• Jun 14, 1903
    (b.) -
    Aug 11, 1995
    (d.)

Bio/Description

Alonzo Church (June 14, 1903 – August 11, 1995) was an American mathematician and logician who made major contributions to mathematical logic and the foundations of theoretical computer science. He is best known for the lambda calculus, Church–Turing thesis, Frege–Church ontology, and the Church–Rosser theorem. Church is best known for the following accomplishments: His proof that Peano arithmetic and first-order logic are undecidable. The latter result is known as Church's theorem. His articulation of what has come to be known as Church–Turing thesis. He was the founding editor of the Journal of Symbolic Logic, editing its reviews section until 1979. His creation of the lambda calculus. The lambda calculus emerged in his famous 1936 paper showing the existence of an "undecidable problem". This result preceded Alan Turing's famous work on the halting problem, which also demonstrated the existence of a problem unsolvable by mechanical means. Church and Turing then showed that the lambda calculus and the Turing machine used in Turing's halting problem were equivalent in capabilities, and subsequently demonstrated a variety of alternative "mechanical processes for computation." This resulted in the Church–Turing thesis. The lambda calculus influenced the design of the LISP programming language and functional programming languages in general. The Church encoding is named in his honor.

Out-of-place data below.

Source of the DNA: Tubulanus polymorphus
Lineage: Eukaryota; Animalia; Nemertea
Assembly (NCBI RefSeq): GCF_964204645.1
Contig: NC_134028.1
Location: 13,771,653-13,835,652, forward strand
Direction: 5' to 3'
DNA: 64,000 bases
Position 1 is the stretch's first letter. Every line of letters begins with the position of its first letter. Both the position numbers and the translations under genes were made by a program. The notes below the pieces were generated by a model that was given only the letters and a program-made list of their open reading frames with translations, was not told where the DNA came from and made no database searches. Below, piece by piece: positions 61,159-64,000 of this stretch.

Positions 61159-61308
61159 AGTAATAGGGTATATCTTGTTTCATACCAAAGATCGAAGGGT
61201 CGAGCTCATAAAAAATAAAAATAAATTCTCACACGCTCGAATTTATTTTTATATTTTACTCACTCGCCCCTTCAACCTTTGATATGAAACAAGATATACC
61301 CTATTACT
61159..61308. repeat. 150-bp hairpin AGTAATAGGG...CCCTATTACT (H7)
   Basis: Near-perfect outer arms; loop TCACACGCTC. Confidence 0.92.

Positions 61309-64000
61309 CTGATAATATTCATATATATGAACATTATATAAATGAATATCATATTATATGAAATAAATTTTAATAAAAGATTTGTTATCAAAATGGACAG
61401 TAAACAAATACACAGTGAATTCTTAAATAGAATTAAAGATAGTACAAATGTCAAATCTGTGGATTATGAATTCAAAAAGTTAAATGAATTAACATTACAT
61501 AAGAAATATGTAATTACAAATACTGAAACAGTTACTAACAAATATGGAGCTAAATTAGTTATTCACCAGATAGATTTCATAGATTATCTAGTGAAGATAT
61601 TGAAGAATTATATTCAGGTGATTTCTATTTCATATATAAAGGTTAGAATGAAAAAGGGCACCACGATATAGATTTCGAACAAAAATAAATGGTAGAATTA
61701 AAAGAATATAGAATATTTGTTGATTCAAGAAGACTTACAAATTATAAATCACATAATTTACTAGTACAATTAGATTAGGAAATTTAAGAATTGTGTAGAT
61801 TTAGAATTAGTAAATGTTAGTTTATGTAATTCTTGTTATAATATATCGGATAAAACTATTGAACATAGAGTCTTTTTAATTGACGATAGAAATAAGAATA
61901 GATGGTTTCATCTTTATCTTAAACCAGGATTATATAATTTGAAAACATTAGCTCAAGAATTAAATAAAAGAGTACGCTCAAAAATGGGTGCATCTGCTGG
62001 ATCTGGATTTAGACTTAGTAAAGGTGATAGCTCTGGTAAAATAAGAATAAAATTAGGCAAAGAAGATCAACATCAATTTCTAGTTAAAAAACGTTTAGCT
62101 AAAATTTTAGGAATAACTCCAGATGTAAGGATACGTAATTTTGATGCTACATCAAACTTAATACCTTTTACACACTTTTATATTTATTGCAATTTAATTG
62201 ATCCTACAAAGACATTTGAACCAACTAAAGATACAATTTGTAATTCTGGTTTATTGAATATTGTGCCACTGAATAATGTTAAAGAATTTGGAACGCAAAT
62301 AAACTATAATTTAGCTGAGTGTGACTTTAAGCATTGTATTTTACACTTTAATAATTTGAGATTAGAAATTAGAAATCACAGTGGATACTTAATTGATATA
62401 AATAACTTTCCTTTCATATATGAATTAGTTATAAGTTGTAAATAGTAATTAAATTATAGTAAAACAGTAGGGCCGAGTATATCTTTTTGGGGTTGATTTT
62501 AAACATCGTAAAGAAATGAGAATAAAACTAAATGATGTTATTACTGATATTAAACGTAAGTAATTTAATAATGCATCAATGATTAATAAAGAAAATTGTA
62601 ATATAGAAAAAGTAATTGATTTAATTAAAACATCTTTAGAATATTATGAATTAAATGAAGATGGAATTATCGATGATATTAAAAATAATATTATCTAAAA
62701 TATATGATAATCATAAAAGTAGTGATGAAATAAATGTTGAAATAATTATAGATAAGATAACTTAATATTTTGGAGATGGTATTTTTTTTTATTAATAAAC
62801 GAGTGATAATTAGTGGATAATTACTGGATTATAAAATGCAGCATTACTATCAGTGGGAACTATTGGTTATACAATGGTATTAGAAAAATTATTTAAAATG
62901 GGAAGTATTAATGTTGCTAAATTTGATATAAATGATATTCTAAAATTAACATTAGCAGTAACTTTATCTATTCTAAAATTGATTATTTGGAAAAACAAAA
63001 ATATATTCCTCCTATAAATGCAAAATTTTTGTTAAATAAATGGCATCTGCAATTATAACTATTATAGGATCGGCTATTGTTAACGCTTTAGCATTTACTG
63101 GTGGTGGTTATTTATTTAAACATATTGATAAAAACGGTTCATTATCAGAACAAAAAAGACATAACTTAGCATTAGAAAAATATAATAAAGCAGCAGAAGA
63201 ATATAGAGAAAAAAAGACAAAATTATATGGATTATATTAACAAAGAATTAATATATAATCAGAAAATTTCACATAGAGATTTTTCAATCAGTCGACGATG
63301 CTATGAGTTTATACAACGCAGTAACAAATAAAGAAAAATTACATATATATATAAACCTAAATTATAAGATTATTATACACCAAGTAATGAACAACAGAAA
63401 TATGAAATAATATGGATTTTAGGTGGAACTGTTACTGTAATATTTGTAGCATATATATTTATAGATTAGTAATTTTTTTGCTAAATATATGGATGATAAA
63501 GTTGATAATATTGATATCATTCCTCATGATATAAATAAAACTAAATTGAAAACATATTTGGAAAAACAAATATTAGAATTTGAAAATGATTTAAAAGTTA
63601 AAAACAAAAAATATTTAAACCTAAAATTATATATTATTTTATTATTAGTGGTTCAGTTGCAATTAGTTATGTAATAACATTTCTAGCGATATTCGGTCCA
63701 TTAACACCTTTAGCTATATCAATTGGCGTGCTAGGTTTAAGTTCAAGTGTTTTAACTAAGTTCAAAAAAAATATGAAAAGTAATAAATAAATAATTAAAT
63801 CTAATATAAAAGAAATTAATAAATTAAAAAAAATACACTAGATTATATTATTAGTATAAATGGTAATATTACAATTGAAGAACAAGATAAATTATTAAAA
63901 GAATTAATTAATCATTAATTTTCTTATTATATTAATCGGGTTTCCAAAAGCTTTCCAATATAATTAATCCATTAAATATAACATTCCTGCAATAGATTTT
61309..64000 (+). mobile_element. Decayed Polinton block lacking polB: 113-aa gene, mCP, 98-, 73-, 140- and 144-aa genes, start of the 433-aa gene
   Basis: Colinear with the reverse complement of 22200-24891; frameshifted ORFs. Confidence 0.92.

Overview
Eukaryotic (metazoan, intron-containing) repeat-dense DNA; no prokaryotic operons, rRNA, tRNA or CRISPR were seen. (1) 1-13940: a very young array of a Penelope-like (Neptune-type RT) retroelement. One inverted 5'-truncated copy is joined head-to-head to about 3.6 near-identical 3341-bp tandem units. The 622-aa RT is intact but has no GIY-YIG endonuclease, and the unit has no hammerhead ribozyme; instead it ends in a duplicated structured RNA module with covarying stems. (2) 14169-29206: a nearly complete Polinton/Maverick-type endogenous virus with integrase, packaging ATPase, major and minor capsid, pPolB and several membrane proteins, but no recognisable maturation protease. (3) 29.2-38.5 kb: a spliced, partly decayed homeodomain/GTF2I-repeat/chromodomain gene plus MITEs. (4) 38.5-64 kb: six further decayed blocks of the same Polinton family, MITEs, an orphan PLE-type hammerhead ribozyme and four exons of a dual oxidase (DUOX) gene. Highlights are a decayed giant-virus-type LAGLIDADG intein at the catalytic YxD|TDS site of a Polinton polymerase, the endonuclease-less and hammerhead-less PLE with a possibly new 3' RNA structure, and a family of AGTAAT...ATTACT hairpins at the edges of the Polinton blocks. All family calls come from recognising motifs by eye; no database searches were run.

• Date of Birth:

    Jun 14, 1903
  • Date of Death:

    Aug 11, 1995
  • Gender:

    Male
  • Noted For:

    Major contributor to the field of computer science in logic and mathematical theory
  • Category of Achievement:

  • More Info: